By Andrew O'Reilly, ,
Published March 06, 2018
The midterm election season officially kicks off on Tuesday, when Texas voters head to the polls for the nation’s first primary of 2018.
With early voting already suggesting a record turnout for Democrats, and widespread speculation about what effect an endorsement by President Trump will have on Republican candidates, the Texas primaries are being looked at as both a bellwether for the rest of the nation - and a sign the red state could be turning purple more quickly than expected.
“What these primaries really boil down to is one issue: Trump versus anti-Trump,” Cal Jillson, a political science professor at Southern Methodist University, told Fox News. “There is relatively little talk about the issues for either party. It’s a race to the margins. Democrats are all against the president, while with Republicans it’s about staying close to Trump, and whether that hurts or helps them.”
While initially skipping some major Republican candidates in the Lone Star state, Trump went all in early last week when, in a series of tweets, supported a number of top-tier Texas Republicans.
"I want to encourage all of my many Texas friends to vote in the primary for Governor Greg Abbott, Senator Ted Cruz, Lt. Gov. Dan Patrick, and Attorney General Ken Paxton. They are helping me to Make America Great Again! Vote early or on March 6th," Trump tweeted.
Texas Land Commissioner George P. Bush also got Trump’s endorsement, with the president saying the nephew and grandson of two former presidents “backed me when it wasn't the politically correct thing to do, and I back him now.”
Unlike Cruz, Abbott, Patrick and Paxton – incumbents who are expected to easily win the GOP nomination in their campaigns – Bush is facing a tough battle against his predecessor in the land office, Jerry Patterson. A recent University of Texas/Texas Tribune poll found that when voters were allowed to be undecided, Bush mustered only 36 percent of the vote in his race.
It remains to be seen whether a Trump endorsement will hurt or help Bush. But either way, it puts the politician in a strange situation as he tries to merge the backing of the anti-establishment president with that of his storied political family. The Bush dynasty was built on moderate conservative policy positions, and was strongly against Trump in the 2016 race, where George P.’s father, Jeb, ran against him.
“What Bush would like to do is establish an identity as someone who is new and going to shake up the status quo. This is doubly difficult when you have a famous last name,” Daron Shaw, a political scientist at the University of Texas at Austin and former campaign strategist for George W. Bush, told the Houston Chronicle. “Bush is attempting to reinforce the notion that he is his own man and a politician for the 2020s, not the 1980s.”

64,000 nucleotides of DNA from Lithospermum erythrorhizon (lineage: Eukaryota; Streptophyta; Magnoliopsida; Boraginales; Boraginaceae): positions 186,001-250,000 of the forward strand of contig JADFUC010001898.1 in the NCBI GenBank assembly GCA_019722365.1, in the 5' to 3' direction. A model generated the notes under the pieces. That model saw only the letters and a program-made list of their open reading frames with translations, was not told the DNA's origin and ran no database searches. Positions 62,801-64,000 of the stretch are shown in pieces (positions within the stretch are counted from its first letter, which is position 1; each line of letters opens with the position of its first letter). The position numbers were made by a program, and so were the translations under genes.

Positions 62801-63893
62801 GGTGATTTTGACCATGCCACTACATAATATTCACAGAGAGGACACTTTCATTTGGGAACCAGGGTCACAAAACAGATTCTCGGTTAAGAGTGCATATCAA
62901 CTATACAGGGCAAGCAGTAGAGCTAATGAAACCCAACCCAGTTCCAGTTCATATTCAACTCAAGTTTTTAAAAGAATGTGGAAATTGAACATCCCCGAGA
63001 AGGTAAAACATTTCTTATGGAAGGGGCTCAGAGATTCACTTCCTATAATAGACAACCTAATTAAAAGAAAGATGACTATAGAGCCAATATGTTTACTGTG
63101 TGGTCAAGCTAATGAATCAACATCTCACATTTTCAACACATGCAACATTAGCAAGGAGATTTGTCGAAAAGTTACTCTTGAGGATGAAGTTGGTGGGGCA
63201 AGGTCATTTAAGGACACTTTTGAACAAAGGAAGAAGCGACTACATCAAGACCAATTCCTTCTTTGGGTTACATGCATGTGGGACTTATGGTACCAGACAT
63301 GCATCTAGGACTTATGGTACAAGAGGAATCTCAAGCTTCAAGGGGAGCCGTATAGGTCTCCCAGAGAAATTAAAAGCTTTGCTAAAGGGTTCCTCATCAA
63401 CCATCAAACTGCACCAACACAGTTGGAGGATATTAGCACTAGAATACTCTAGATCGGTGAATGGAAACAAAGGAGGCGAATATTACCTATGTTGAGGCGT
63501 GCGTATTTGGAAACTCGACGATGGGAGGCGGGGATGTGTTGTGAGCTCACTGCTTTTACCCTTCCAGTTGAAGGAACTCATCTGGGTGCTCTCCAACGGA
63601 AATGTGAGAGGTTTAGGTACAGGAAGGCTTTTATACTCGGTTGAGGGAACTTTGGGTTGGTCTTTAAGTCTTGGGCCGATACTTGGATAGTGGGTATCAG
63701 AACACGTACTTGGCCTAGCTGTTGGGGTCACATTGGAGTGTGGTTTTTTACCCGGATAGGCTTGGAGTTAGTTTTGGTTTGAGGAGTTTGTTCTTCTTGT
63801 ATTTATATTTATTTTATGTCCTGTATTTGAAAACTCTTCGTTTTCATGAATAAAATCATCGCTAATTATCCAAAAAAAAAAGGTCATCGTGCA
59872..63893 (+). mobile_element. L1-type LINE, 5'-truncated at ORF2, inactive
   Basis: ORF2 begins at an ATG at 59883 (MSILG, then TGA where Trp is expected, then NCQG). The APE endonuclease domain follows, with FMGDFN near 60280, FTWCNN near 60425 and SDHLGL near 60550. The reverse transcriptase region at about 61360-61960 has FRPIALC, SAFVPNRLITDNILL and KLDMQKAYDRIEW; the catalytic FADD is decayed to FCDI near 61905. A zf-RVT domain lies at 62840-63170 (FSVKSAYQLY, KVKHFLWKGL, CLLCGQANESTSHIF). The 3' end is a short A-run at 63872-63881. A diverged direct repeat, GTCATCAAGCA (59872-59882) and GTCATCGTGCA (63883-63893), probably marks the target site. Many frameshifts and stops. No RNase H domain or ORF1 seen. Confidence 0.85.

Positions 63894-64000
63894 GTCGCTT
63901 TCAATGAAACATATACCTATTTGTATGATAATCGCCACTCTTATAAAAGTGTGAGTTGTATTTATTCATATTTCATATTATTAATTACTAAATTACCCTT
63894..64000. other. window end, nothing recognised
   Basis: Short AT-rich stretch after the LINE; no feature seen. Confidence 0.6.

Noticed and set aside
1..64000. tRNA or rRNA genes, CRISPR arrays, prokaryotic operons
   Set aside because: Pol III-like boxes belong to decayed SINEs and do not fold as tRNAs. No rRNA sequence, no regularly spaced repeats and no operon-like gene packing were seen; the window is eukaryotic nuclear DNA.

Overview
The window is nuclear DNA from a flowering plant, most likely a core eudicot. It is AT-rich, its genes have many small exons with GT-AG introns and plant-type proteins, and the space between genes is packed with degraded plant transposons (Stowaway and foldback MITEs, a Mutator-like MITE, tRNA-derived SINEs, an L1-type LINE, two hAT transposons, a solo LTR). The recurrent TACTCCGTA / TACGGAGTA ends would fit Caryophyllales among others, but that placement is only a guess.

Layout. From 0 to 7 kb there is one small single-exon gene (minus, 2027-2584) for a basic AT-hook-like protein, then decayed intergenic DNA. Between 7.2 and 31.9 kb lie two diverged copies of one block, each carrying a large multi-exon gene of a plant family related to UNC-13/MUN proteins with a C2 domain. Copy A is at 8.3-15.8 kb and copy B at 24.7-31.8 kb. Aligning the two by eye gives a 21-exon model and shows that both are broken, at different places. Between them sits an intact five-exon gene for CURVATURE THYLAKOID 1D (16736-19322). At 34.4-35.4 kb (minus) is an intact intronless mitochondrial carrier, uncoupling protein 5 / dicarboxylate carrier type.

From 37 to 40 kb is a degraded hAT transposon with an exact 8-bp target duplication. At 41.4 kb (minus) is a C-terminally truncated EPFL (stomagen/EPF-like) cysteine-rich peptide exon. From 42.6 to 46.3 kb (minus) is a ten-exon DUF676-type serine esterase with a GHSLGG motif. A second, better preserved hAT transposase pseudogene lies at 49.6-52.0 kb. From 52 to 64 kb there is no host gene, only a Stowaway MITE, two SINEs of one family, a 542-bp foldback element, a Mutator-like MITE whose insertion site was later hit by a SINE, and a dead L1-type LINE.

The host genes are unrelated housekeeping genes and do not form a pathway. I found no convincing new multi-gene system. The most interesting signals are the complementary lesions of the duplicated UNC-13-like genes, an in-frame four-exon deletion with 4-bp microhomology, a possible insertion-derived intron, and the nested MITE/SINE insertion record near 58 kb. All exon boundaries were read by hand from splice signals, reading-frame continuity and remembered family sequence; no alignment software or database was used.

A recent poll from UT Austin/Texas Tribune found 83 percent of Texas Republicans supportive of Trump.
Experts say Republicans will need a big turnout if the party hopes to counter the groundswell of interest for the Democrats.
Despite midterm elections drawing much less interest than presidential election years, by Saturday more than 885,000 people in Texas had voted early or by mail in the state’s most populous counties. That's a 50 percent increase from 2014, which marked the previous high of 592,000.
The early numbers also indicate that for the first time since 2008, more Texas Democrats will vote in their primary than Republicans. By Saturday, the Texas Secretary of State’s office noted 465,000 people voted in the Democratic Primary in the state’s 15 largest counties, compared to just about 420,000 Republicans.
There are a number of reasons for the uptick in Democratic voter turnout – more female candidates, the emergence of closet Democrats and a dislike of both Trump and the socially conservative Texas Republican Party – and analysts say this should worry Republicans.
“This Democratic surge looks really impressive,” Jillson said. “Having Democratic turnout surpass Republicans is a big deal in Texas, and should have the GOP scared.”
But Jillson noted the surge in Democrats voting will likely not be enough to turn the state blue as incumbent Republicans, both in national and statewide races, are unlikely to be toppled.
Texas Sen. Ted Cruz, for example, is likely to face Democratic challenger Beto O’Rourke who, despite being a fundraising powerhouse and an emerging party favorite, is not considered a true contender. A recent Texas Politics Project poll found nearly 40 percent of Texas voters have no idea who O’Rourke even is.
“The Democratic surge will show some results, but not enough to flip the state,” Jillson said. “They’re on a slow march, but unless the GOP fumbles this election really badly, Texas will not turn blue.”